TGF-beta Superfamily Proteins

The transforming growth factor beta (TGF-β/TGF-beta) superfamily is a large group of structurally related proteins that are all involved in cell regulation. They all interact with TGF-β receptors to stimulate activation. The family is comprised of over 30 members including Bone Morphogenetic Proteins (BMPs), Activins, Growth Differentiation Factors (GDFs) and Glial cell-Derived-Neurotrophic Factor (GDNFs). TGF-β proteins are found in both vertebrates and invertebrates and are prominently expressed in a variety of tissues. They function during the earliest stages of development in humans and are expressed ubiquitously throughout the lifetime of animals. Their major roles in development are embryonic stem cell self-renewal, gastrulation, differentiation, organ morphogenesis and adult tissue homeostasis.

TGF-beta superfamily ligands signal through cell-surface serine/threonine kinase receptors which stimulate intracellular SMAD proteins to activate. This in turn leads to the activation or repression of transcription factors within the nucleus of the cell thereby leading to the upregulation or downregulation of specific gene expression. The binding of TGF-beta superfamily members to their signalling receptors is regulated by numerous secreted agonists and antagonists and by membrane-associated coreceptors.

SMAD Signalling Proteins

SMADs are a family of intracellular proteins that regulate signalling by members of the TGF-beta superfamily. SMADs are divided into three subgroups based on their varying roles in TGF-beta family signal transduction. The three subgroups are R-SMADs which are receptor regulated, Co-SMAD (SMAD-4), and I-SMADs (SMAD-6 and SMAD-7) which have an inhibitory role. Activation of TGF-beta superfamily kinase receptors leads to the phosphorylation of R-SMADs (SMADs 1, 2, 3, 5, and 8). This leads to the recruitment of the Co-SMAD which forms an R-SMAD/Co-SMAD complex that translocate to the nucleus to regulate gene expression. I-SMADS antagonize this signalling pathway by preventing R-SMADs from interacting with the receptor, or by competing with Co-SMADs to prevent the R-SMAD/Co-SMAD complex from forming.

TGF-β Protein

TGF-beta is a multifunctional protein, and plays a role in various processes of the cell including cell growth, cell proliferation, cell differentiation and cell death via apoptosis. TGF-beta was first identified in human platelets and was suspected to have a role in wound healing, however through consistent research it was discovered that most immune cells secrete the signalling protein. TGF-beta has a predominately anti-inflammatory effect on immune cells. For example, regulatory T cells (Treg cells) can secrete TGF-beta to inhibit the action of effector T cells such as cytotoxic T cells. Additionally, TGF-beta secretion can inhibit the activation of various pro-inflammatory cytokines such as interferon-gamma, tumour necrosis factor-alpha (TNF-α) and various interleukins. In B cells, this cytokine inhibits proliferation and stimulates apoptosis. It also plays a role in regulating the expression of antibody, transferrin, and MHC Class II proteins on immature and mature B cells. Likewise, TGF-beta also has a suppressive role in macrophages and monocytes. It can inhibit the proliferation of these cells and prevent their production of reactive oxygen species which are pro-inflammatory.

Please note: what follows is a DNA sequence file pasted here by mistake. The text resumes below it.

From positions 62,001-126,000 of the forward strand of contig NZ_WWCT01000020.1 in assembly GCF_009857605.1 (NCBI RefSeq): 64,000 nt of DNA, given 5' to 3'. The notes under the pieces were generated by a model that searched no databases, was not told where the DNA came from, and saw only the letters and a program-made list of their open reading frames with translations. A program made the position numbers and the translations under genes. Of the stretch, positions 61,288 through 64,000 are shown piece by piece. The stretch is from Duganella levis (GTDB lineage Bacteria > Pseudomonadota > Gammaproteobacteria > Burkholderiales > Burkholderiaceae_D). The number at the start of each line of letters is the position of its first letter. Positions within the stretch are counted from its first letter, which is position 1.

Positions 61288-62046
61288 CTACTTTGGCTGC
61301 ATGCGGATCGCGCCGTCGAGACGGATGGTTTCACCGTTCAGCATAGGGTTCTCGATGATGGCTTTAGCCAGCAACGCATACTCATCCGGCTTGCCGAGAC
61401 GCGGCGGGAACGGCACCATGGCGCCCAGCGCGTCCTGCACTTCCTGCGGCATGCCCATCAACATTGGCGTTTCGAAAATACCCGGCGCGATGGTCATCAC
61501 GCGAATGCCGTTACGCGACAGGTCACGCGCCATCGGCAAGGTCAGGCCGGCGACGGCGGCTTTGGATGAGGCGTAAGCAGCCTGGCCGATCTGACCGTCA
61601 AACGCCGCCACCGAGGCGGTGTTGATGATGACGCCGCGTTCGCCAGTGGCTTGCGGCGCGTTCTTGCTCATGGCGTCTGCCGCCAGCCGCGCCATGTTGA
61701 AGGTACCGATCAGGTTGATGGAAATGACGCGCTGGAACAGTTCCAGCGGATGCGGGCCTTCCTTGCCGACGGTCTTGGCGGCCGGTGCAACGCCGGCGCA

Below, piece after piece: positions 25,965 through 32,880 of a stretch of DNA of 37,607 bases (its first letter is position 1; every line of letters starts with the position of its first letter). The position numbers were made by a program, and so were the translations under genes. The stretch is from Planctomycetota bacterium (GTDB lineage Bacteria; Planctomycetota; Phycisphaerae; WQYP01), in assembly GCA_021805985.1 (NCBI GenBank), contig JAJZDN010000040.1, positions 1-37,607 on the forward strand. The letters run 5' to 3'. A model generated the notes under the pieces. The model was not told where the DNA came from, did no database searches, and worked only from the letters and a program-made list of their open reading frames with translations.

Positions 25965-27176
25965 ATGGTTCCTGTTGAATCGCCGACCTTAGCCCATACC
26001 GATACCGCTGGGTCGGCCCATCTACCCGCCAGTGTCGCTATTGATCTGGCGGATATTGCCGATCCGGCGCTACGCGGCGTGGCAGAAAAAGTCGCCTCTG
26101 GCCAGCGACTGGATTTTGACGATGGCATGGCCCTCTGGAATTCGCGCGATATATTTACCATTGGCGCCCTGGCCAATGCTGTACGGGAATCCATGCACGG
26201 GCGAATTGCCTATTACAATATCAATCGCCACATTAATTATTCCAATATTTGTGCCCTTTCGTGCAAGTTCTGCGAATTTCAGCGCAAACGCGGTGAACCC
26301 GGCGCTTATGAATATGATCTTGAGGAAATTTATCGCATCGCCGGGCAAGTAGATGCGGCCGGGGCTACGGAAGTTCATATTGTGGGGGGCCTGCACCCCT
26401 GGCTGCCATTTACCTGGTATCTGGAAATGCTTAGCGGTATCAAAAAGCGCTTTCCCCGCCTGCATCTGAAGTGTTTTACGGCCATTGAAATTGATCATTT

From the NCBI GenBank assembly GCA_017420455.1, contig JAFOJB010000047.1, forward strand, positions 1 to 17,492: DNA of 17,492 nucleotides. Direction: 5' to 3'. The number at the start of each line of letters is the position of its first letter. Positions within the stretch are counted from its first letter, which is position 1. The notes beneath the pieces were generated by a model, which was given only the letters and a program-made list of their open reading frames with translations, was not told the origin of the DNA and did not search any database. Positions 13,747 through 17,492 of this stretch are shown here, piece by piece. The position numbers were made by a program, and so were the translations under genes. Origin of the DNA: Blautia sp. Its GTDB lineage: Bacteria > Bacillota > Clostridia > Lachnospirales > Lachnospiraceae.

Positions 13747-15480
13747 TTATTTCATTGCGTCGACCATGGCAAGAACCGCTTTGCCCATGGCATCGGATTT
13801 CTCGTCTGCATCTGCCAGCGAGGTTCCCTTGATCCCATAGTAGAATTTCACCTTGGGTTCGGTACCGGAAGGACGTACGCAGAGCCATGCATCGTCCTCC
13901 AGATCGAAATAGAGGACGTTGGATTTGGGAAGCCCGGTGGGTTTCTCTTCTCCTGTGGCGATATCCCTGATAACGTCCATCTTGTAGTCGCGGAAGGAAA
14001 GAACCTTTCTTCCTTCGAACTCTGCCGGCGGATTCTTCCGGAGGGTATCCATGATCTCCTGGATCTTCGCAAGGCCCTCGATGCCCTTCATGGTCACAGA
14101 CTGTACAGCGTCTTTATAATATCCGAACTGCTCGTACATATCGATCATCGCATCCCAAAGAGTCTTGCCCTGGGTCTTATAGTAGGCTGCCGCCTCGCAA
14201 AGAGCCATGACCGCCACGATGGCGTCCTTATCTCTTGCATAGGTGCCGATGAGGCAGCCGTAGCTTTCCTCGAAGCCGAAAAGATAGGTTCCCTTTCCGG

Bone Morphogenetic Proteins (BMPs)

BMPs are also included in the TGF-beta superfamily. They were originally associated with being regulators of cartilage and bone formation. There are around 20 structurally and functionally related bone morphogenic proteins and the majority of them play a role in the embryogenesis and morphogenesis of various organs and tissues. BMPs interact with specific cell surface receptors called bone morphogenetic protein receptors (BMPRs) which results in a signal transduction cascade involving the SMAD proteins. This cascade is essential for the development of the central nervous system, the heart and cartilage, as well as post-natal bone development.


Activins are also members of the TGF-beta superfamily. They are secreted disulphide-linked dimeric proteins and were originally identified with a reproductive function by acting as endocrine-derived regulators of the pituitary follicle stimulating hormone (FSH). However, after thorough research it was found that activins have a broader range of functions including a regulatory role during essential phases of growth, differentiation and development such as tissue repair, would healing and regulation of branching morphogenesis. Activins are homodimers or heterodimers of the various beta subunit isoforms. There are five beta subunits including beta A, beta B, beta C and beta E.

Glial cell-Derived-Neurotrophic Factor Family (GDNFs)  

The GDNF family (Glial cell-Derived Neurotrophic Factor) is another member of the TGF-beta superfamily. Artemin, neurturin, persephin and GDNF are all members of the GDNF family of ligands. This family plays a role in a number of processes such as cell survival, neuronal outgrowth, cell differentiation and cell migration. In addition, signalling by the ligand GDNF promotes the survival of dopaminergic neurons.

ELISA Genie provides an extensive range of ELISA kits for research into the TGF-beta superfamily of ligands, receptors and signalling molecules.